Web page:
Catholic University Koch brothers gift draws protests
WASHINGTON (AP) - Some Catholic educators are protesting Catholic University of America's recent acceptance of a $1 million donation from the Charles Koch Foundation, which is affiliated with the libertarian Koch brothers.
The Washington Post reports 50 educators signed the protest letter made public Monday. Signers include the Rev. Stephen Privett, president of the University of San Francisco; Susan Ross, chair of Loyola University Chicago's theology department; and Catholic University theology professor William Barbieri Jr.
The letter says the Koch gift sends "a confusing message" that the Koch brothers' "anti-government, Tea Party ideology" has the blessing of Catholic University.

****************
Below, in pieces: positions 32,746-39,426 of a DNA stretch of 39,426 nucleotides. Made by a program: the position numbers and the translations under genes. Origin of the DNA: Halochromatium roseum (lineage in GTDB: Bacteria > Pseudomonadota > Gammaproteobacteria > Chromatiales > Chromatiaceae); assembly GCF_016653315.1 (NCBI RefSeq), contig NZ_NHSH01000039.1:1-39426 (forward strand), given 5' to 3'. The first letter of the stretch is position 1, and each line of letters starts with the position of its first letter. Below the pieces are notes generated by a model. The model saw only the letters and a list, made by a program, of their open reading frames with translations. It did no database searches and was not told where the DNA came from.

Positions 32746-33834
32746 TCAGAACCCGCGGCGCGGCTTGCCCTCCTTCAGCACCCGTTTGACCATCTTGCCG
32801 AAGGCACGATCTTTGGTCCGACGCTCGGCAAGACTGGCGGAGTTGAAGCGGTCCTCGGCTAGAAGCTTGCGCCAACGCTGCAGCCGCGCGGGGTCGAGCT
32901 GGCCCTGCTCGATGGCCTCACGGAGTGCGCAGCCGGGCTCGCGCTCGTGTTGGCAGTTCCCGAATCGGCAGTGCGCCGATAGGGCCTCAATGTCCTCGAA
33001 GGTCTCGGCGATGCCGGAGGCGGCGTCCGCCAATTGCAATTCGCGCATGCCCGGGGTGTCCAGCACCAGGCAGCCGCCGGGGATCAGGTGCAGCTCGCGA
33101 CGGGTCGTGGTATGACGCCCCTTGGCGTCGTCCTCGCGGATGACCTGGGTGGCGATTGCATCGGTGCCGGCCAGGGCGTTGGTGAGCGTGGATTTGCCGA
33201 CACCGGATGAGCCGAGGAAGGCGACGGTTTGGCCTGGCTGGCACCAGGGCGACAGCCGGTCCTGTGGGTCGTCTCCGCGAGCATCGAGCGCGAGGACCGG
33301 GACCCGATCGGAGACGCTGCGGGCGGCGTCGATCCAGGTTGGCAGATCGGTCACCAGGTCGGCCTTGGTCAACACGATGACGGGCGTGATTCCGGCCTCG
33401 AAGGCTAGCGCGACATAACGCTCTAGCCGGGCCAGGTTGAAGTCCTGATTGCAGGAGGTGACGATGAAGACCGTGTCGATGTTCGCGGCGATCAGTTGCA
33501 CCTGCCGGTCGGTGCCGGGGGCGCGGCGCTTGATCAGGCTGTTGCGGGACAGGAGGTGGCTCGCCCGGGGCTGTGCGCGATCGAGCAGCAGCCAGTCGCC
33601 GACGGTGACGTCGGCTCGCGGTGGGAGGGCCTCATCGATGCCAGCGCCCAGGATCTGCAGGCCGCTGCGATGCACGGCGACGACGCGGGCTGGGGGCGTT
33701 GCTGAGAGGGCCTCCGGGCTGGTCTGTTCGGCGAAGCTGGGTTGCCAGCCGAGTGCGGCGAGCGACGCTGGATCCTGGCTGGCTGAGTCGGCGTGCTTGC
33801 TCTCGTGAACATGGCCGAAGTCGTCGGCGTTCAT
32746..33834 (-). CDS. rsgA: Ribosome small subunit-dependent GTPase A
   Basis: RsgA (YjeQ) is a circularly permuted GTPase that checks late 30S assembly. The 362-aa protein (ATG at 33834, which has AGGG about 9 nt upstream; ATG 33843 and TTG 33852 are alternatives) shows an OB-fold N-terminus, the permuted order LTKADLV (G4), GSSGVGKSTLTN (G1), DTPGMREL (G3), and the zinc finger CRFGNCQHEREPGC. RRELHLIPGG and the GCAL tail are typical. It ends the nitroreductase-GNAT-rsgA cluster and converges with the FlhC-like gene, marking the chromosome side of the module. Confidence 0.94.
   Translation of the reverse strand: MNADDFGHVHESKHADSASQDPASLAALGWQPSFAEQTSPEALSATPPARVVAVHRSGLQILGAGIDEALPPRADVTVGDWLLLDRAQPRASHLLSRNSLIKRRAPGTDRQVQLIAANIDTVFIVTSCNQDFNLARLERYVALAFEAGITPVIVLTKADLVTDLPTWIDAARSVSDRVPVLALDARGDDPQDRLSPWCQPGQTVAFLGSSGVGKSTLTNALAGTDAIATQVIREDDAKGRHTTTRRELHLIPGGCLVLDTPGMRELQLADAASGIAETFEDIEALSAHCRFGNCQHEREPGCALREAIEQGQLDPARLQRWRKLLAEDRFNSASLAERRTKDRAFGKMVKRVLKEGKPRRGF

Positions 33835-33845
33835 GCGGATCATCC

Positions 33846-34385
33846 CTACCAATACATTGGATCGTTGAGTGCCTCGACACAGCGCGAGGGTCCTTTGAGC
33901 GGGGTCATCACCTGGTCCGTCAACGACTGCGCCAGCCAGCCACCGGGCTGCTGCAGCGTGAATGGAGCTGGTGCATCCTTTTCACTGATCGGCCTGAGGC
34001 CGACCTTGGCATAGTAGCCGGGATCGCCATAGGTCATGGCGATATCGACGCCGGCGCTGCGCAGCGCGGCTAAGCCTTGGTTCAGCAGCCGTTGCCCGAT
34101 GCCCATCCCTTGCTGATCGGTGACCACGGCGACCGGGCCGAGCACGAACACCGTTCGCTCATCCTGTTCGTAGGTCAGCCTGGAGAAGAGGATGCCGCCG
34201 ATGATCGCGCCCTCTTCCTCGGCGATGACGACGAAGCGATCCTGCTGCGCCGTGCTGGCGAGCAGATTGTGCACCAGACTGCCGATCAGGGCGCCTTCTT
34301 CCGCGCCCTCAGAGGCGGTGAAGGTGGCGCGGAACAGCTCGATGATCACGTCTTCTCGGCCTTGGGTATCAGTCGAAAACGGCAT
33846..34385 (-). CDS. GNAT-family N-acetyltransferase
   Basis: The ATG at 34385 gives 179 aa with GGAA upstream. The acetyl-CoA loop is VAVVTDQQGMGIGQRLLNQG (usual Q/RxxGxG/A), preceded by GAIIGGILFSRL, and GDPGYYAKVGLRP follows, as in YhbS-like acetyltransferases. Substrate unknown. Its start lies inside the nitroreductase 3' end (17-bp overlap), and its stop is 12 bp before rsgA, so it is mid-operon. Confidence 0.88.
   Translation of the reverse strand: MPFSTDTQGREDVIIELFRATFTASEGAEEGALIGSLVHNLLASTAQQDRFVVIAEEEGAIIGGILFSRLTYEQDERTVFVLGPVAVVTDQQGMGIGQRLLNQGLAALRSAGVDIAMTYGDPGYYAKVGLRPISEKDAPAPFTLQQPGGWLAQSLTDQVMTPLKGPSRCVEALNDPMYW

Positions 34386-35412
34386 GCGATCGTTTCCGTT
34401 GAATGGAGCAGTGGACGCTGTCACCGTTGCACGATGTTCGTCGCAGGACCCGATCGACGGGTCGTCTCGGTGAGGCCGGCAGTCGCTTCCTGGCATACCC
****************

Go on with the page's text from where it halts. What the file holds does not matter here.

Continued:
"The Koch Foundation does noble philanthropic work as a leading patron of arts and culture. We commend them for these charitable endeavors," the letter reads. "However, we must not ignore the stark contrast between the Koch brothers' public policy agenda and our Church's traditional social justice teachings."
On Monday, the university defended the gift, which will support the university's new School of Business and Economics. The money will be used to hire four visiting scholars to research the role of entrepreneurship in society, and the university said it controls the selection of all the positions.
The school said the protests are driven by outsiders who have a political agenda. In a statement, administrators said they have no intention of reconsidering whether to accept the grant.
"We are confident that our faculty and academic leadership are well versed in Catholic social teaching and well equipped to apply it," the university said.
Barbieri said he is among faculty members who want to hear that the gift comes with no conditions that would affect academic freedom.